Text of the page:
Lou Kau Mansion

Travessa da Se, Macau

+853 8399 6699

10 a.m. - 6 p.m., no admission after 5.30 p.m. (Closed on Mondays, except public holidays)

The Lou Kau Mansion:

The Lou Kau Mansion, erected circa 1889, was once the decadent mansion home of possibly one of Macau’s most influential historical characters. Lu Kau (Shortened from his Chinese title – Lu Huashao) was an eccentric businessman who against all odds, came from rags to riches in Macau’s early history, by opening some of the first casinos in the region at the end of the 19th century. With a persistence and and innovative passion he saw a series business opportunities bring him great wealth and power.

His story and industrial influences played pivotal roles in Macau’s future. These initial successes played a pivotal role in the booming casino industry that we see in Macau today. It is the legacy of this man, often understated, and easily forgotten in such a rapidly growing casino industry, that makes his Mansion – a standing testament to his life story and a living representation of his role in the regions foundations, that makes this site so astoundingly significant. His story is more than just history in the making, it is one of hardship and success, and one that ends tragically at the cost of his greed. Read more in the history tab to find out the story of both his life and the Lou Kau Mansion.

 

Tourist Information of the Lou Kau Mansion:

Address: No.7, Travessa da Sé
Bus routes nearby: 3, 3X, 4, 6A, 8A, 18A, 19, 26A, 33, N1A
Opening hours:
Admission: Free on some days, tickets other days may vary – call in advanced for more information

Cultural Events at the Lou Kau Mansion:

On many occasions the Macau Chinese Orchestra has held small-scale concerts here in the Mansion. The melodies of a traditional Chinese style played by some of the finest musicians with flawless synchronicity are a trademark of the Orchestra. Their concerts are very popular among both tourists, locals, and visitors from both home and abroad.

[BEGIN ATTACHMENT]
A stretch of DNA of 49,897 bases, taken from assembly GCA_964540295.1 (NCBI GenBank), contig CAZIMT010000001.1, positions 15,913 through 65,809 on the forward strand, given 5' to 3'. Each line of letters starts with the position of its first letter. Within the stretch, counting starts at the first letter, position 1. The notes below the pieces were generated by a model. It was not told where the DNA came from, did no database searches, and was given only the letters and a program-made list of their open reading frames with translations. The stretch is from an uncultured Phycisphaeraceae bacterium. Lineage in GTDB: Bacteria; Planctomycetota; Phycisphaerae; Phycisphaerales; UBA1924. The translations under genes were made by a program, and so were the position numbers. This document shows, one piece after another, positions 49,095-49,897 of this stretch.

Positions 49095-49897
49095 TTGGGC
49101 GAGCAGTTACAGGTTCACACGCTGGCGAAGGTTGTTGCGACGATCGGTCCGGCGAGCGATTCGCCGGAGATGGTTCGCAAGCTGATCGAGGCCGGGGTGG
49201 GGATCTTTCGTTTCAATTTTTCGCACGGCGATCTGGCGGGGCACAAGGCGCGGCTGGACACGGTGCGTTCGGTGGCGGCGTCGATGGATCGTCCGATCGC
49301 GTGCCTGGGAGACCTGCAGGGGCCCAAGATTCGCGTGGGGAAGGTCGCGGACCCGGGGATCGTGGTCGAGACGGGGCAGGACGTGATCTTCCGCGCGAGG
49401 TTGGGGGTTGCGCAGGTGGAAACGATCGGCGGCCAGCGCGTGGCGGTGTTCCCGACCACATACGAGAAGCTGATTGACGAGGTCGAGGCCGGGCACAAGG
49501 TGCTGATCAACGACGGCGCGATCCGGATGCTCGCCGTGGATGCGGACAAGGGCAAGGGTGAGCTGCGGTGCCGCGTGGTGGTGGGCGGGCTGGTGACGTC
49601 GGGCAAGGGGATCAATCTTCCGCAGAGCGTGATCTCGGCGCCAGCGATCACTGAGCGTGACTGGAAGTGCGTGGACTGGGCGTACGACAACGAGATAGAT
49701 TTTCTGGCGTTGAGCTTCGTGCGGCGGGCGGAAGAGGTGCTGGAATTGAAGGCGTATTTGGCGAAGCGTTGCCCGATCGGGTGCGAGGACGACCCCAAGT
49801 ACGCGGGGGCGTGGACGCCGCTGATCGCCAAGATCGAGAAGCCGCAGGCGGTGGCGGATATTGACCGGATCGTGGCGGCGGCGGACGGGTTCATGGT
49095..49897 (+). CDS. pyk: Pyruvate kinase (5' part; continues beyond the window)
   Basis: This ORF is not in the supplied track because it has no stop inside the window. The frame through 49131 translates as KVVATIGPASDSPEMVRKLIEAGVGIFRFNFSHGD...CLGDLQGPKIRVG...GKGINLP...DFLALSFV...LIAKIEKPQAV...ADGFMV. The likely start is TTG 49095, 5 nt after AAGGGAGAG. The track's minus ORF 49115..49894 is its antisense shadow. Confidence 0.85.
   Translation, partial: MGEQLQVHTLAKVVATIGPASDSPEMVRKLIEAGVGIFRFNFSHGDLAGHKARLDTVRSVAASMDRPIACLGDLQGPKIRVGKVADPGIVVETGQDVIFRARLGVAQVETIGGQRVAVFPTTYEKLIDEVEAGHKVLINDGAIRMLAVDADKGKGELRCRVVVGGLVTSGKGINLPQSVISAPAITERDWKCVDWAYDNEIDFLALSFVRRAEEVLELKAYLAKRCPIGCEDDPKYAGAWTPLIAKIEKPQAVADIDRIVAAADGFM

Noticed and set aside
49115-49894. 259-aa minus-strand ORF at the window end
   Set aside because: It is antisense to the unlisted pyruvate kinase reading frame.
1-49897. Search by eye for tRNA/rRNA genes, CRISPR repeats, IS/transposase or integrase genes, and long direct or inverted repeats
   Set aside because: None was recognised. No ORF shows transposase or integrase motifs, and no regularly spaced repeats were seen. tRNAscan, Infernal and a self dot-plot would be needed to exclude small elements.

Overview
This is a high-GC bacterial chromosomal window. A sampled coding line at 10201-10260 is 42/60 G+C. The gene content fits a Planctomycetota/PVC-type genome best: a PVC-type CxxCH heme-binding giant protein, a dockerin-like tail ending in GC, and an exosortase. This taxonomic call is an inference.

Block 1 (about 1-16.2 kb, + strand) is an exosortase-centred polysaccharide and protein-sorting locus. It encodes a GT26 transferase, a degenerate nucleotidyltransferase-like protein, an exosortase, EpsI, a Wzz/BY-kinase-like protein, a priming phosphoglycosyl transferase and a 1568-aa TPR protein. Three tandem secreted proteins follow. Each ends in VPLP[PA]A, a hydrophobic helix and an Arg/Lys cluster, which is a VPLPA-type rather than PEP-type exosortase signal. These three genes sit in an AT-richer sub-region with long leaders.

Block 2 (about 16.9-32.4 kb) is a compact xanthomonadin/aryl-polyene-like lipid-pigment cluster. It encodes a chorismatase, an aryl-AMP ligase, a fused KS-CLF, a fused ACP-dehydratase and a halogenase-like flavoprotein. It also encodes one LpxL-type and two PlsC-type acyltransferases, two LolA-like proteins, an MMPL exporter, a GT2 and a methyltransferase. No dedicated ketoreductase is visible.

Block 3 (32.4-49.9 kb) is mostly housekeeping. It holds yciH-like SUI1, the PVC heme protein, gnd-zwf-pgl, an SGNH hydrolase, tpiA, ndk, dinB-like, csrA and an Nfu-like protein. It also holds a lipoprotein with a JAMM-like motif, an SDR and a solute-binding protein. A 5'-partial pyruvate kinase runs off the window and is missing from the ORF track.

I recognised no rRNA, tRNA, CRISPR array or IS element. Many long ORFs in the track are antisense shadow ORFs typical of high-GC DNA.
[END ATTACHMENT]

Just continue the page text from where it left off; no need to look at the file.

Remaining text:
There are many folk artists display their works, and present the local customs and practices of the region within the mansion. The Embroidery of Chaozhou for example, or the Paper cutting crafts of Foshan, have been presented here, both artists keeping the traditional and unique artisans crafts from the Guanddong Province alive and well. Their works and others of these ancient craftsmanship’s have been listed as items of “National Intangible Cultural Heritages. These craftsmen and others presenting their work in the mansion keep up a tradition that has attracted tourists with great interest.

History of the Lou Kau Mansion

The Lou Kau Mansion (Case De Lou Kau in Portuguese) was once the humble abode of the renowned businessman Lu Hua Shao (Who also went by Lu Kau) one of the very first entrepreneurs to open up a series of Casinos in Macau in the late 19th century – in a way, he was the foundation for the future Casino empire we see in Macau today. His home was constructed circa 1889 during the reign of Emperor Guangxu in the Qing Dynasty which ruled over all of China from 1644 to 1911 and was the last dynasty of China before the Chinese Civil war saw a change to Communism.

Despite the Lou Kau Mansions traditional Chinese foundation, it’s ornamentation depicts Western design elements, indicative of its historical foundations of Macau’s past as a Portuguese colony. Oyster shell windows, hanging scrolls, plaster molding and intricate brick carvings are common decor found in central Guangdong Province.

Lou Kou saw his gambling empire earn him an illustrious fortune, but it seems karma came full circle in the end, he lost all of his grand wealth to his greed and addiction to gambling itself, watching one by one, his casinos see epic losses resulting in his imminent bankruptcy and the end of his empire. After losing everything, his businesses crumble, his fortunes drained, and his assets seized all but his mansion, he took his own life here.